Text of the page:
Yesterday, Twitter co-founder and CEO Jack Dorsey launched an interesting experiment, asking his nearly four million followers to send him what they want to see the company improve or create.
The replies ranged from basic design gripes to extinguishing national socialism, but today Dorsey boiled the responses down to four basic themes. The result is a kind of New Year’s resolution list for a company that’s coming off a very rough year. It’s not everything that came up, but it’s clearly the four areas Dorsey finds most compelling.
Thanks for all the feedback yesterday! 4 clear themes you want us to work on: abuse, edit, topics & interests, and conversations. https://t.co/hMJMZ3P0Rz— jack (@jack) December 30, 2016
Abuse: obviously a ton of work ahead but biggest ask was for greater transparency around our actions (or inaction) and faster shipping— jack (@jack) December 30, 2016
Edit: clearest ask was to provide a quick way to fix errors. Anything beyond requires showing edit history given tweets are public record— jack (@jack) December 30, 2016
Topics: lots here but simply being able to follow topics was strongest request. Being more topic/interest-focused (v account) opens up a lot— jack (@jack) December 30, 2016
Conversations: this is a big part of the magic of Twitter and currently really difficult to follow & manage. We'll work to make this easier— jack (@jack) December 30, 2016
We'll consider everything we heard from you. Not going to ship all of it, but will be more transparent about why and what we learned— jack (@jack) December 30, 2016
This is a pretty good list! Starting with abuse is smart, since it’s easily the most urgent and complex problem facing the platform, but making any progress on the other three would also be a pretty good way to get people excited about Twitter.
The bad news is, Dorsey is punting on each of them and for obvious reasons. On the abuse front, the problem isn’t a lack of transparency so much as a lack of consistent tools and policies. But building those tools and enforcing those policies is expensive and time-consuming, so transparency is probably the best we’re likely to see.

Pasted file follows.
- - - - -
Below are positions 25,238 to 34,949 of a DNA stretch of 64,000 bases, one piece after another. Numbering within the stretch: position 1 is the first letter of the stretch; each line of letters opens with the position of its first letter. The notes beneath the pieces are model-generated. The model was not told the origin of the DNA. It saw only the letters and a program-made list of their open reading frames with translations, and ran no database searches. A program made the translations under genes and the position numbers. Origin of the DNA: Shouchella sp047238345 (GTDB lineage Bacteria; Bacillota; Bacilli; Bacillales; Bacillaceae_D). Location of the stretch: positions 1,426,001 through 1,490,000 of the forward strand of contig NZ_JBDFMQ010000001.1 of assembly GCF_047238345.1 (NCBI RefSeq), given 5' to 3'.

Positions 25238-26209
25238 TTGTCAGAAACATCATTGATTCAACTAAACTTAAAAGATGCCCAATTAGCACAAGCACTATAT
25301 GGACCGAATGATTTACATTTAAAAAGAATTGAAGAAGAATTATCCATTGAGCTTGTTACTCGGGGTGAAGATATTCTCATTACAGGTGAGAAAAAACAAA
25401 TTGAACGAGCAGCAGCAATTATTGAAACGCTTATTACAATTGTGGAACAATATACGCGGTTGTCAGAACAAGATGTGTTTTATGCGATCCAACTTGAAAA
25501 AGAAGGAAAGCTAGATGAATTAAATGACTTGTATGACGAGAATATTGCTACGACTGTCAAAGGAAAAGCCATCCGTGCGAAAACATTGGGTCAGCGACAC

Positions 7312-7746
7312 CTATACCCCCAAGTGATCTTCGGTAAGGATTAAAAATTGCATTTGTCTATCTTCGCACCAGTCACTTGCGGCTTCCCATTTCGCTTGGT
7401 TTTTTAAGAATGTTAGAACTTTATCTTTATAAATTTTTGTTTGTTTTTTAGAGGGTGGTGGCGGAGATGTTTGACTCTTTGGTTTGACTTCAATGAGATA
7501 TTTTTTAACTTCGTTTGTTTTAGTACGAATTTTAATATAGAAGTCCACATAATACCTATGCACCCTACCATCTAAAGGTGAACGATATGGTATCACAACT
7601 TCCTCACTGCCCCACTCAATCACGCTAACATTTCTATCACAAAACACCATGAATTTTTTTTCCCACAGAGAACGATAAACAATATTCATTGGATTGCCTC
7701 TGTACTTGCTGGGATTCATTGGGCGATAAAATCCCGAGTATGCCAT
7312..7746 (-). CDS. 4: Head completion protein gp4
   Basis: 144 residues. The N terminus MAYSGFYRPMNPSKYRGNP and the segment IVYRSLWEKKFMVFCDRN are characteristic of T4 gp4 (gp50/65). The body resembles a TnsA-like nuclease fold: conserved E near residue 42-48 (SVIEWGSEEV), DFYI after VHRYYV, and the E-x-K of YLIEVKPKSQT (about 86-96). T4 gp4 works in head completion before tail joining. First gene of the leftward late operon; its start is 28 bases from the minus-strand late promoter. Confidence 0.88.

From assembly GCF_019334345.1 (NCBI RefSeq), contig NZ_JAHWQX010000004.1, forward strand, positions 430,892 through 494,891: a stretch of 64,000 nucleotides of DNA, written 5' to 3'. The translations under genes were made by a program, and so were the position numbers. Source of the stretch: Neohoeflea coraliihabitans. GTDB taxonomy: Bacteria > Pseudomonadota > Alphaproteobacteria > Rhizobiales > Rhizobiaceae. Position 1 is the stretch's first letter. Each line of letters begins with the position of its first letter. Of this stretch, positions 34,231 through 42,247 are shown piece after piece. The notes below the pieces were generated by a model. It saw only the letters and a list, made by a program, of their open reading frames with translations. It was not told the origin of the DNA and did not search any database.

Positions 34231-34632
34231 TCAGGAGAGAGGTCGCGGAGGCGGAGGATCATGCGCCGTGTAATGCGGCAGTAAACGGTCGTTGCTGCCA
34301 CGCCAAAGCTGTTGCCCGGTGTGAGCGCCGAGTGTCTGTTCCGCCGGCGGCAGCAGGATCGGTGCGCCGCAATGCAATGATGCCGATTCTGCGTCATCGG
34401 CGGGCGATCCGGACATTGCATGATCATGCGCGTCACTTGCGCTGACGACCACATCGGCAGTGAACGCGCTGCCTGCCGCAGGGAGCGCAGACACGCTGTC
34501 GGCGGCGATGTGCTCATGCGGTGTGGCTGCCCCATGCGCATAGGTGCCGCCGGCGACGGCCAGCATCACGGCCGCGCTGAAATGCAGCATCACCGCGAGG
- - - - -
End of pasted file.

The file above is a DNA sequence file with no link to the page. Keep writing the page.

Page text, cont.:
Editing tweets is another example. There’s a lot of interest in the idea, but Dorsey’s proposed the weakest version of it, because any stronger version would quickly present an avenue for abuse and a threat to Twitter’s value as a public record of events.
The other two themes describe genuinely compelling additions to Twitter, both attractive to users and potentially valuable sources of income. But capturing that excitement would mean building and shipping a real product. As Anil Dash pointed out in his own wish list, Twitter has had real problems doing that, and it’s hard to believe the ravages of 2016 will make it any easier.
That doesn’t mean it won’t happen. The future is unwritten, and if Dorsey can execute on these ideas over the year to come, we may all spend next December writing about how 2017 was the year Twitter turned things around. But if this is the company’s new direction, it will be flying against a very strong wind.
Disclosure: The Verge is partnering with Twitter for a live show at CES, which should be fun! Hopefully they’re not mad about this piece, which is an independent editorial product.